October 28, 2015

8.50 am. At the School: the first half hour was given over to postgraduate admin. (Wednesday is my focal-day for the activity.) Each week, I rid my office of dead paperwork associated with defunct modules and administrative roles. I came across a box file of teaching material produced for the School’s (then, department’s) Foundation in Art Course, which began in 1986. I ran it, single-handedly, as a distance-learning provision; students came from all over, as well as from outside, Wales:

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9.30 am. An essay tutorial with one of the students on my Abstraction module. There’s some mileage in discussing the preliminaries to essay writing in terms of the students’ preparations for image making: notational studies, compositional sketches, drafts/proofs, etc. 10.00 am. In my role as second supervisor, I held a tutorial with one of our PhD Fine Art students. Another box of words; this time, of Aboriginal origin:

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11.10 am. Homebase, and on with a review of PhD Fine Art text submissions. Writing about one’s own work in a detached, precise, reasoned, and methodical manner is a tough call. Many students have considered this to be the most demanding aspects of the PhD. It’s the acid test of whether an artist really knows what they’re doing. There’ll always be a dimension of our practice that extends into a place where words cannot go. But while we cannot know our work exhaustively, we can know it (and ourselves) sufficiently.

1.40 pm. Back to words, and to the source text for the Image and Inscription sound work (Exodus 19-20). I read through the account of Moses reception of the Ten Commandments, paying particular attention to descriptions of the concomitant sounds and natural, physical phenomenon: thunder, lighting, smoke, fire, quakes:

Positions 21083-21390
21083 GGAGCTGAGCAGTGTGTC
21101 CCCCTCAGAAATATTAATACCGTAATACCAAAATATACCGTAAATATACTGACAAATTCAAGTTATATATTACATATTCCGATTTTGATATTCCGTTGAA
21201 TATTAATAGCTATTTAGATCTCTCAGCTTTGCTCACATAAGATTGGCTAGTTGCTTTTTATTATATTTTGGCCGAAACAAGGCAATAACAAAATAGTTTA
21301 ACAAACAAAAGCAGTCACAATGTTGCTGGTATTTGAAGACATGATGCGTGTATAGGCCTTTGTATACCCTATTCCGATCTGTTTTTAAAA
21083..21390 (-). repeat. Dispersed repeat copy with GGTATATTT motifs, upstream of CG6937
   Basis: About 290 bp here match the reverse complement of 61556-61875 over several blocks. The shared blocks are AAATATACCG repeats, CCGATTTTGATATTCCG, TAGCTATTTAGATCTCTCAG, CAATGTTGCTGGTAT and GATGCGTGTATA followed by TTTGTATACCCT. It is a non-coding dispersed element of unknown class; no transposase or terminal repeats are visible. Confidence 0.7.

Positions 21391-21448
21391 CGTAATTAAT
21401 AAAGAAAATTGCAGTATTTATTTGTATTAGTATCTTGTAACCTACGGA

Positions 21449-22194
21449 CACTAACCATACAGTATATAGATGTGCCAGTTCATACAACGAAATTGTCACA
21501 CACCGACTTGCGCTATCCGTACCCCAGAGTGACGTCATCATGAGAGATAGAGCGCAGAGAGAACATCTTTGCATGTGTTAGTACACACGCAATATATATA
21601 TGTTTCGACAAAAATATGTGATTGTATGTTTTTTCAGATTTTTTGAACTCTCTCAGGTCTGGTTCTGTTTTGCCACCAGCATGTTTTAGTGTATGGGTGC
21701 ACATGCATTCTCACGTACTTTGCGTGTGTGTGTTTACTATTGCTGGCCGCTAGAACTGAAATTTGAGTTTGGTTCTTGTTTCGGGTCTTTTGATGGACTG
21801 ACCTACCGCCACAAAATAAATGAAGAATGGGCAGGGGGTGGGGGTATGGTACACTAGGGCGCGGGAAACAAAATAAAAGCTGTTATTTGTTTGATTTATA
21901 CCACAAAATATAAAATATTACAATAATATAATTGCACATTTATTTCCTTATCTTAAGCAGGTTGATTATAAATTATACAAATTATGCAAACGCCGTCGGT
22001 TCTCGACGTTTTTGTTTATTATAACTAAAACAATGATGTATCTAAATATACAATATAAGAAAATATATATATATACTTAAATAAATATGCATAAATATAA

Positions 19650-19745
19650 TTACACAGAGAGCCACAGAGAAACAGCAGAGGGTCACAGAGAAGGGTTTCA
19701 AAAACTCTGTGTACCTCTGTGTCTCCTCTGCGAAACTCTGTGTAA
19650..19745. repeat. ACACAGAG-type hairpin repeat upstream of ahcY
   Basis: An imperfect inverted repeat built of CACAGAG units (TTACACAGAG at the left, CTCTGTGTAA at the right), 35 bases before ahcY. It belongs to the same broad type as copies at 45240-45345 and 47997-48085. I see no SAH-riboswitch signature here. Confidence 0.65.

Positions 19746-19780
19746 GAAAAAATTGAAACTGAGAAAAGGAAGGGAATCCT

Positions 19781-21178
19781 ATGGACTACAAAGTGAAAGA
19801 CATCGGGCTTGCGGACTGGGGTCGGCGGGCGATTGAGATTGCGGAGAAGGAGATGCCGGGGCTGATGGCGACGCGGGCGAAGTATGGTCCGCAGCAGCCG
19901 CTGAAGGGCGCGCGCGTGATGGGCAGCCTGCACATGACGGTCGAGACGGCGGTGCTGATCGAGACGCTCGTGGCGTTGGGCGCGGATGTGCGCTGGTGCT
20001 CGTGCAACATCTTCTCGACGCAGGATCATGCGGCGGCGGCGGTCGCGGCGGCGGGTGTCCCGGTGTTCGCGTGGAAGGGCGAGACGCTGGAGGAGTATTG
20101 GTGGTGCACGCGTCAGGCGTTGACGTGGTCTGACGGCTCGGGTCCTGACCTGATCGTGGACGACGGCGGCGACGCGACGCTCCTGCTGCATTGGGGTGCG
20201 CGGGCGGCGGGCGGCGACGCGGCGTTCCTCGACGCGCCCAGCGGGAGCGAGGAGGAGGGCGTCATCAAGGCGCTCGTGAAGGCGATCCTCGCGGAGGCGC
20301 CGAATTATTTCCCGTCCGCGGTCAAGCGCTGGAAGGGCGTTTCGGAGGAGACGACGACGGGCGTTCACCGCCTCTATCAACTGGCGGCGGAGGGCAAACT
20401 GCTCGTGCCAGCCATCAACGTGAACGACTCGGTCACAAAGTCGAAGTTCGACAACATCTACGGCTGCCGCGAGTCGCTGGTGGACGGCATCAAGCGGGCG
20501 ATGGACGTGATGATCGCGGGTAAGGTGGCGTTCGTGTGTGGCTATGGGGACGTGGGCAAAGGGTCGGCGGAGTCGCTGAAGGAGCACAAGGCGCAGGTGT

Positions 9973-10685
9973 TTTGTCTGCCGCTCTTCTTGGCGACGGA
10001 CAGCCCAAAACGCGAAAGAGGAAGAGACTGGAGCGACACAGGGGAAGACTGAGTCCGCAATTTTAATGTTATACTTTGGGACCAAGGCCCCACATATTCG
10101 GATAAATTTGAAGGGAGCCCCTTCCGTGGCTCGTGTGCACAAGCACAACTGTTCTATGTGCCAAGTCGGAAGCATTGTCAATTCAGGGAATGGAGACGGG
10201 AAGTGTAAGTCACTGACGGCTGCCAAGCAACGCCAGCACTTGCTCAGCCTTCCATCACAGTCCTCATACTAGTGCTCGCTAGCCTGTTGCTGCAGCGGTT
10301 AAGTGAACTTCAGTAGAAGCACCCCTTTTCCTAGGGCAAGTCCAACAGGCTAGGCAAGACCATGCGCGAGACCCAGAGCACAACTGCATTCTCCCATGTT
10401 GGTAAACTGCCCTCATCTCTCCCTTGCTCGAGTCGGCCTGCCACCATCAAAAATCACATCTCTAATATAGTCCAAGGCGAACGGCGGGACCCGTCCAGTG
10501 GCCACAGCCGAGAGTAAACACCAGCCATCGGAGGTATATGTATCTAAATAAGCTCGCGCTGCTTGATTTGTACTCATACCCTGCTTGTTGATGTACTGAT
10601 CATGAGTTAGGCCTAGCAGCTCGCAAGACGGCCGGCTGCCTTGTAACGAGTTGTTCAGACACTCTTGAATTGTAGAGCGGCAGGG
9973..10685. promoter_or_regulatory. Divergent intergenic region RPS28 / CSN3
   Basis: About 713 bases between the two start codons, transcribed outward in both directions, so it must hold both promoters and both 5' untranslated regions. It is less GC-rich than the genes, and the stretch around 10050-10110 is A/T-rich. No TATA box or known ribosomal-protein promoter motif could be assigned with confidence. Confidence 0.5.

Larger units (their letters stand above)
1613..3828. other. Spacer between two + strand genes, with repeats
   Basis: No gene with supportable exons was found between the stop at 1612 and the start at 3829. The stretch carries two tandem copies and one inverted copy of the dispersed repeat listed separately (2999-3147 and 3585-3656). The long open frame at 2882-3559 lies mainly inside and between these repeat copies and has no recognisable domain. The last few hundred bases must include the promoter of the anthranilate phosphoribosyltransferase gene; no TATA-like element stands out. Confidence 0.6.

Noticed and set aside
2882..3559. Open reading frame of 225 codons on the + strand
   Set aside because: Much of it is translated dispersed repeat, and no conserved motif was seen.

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There are a number of recurrent motifs and patterns that are adaptable as instructions and ideas for sound composition: dark tonality (the cloud); voices (of God, Moses, and the people); repetition, recitation, and restatement (God’s words to Moses, and Moses’ words to the people); a sustained note of a trumpet; and the sound of a trumpet that gets progressively louder.

6.30 pm. Practice session 1. 7.30 pm. ‘The trumpet shall sound’. The objective was to construct a sound that evoked, rather than imitated, a trumpet blast, using the material that I’ve gleaned from the sound of the engraved image, plate, and vinyl recording. This will not be like rolling off a log. By the end of the evening, I’d nailed my source sound.

10.30 pm. ‘The Night Watch’. I dispatched a backlog of alumni job references.

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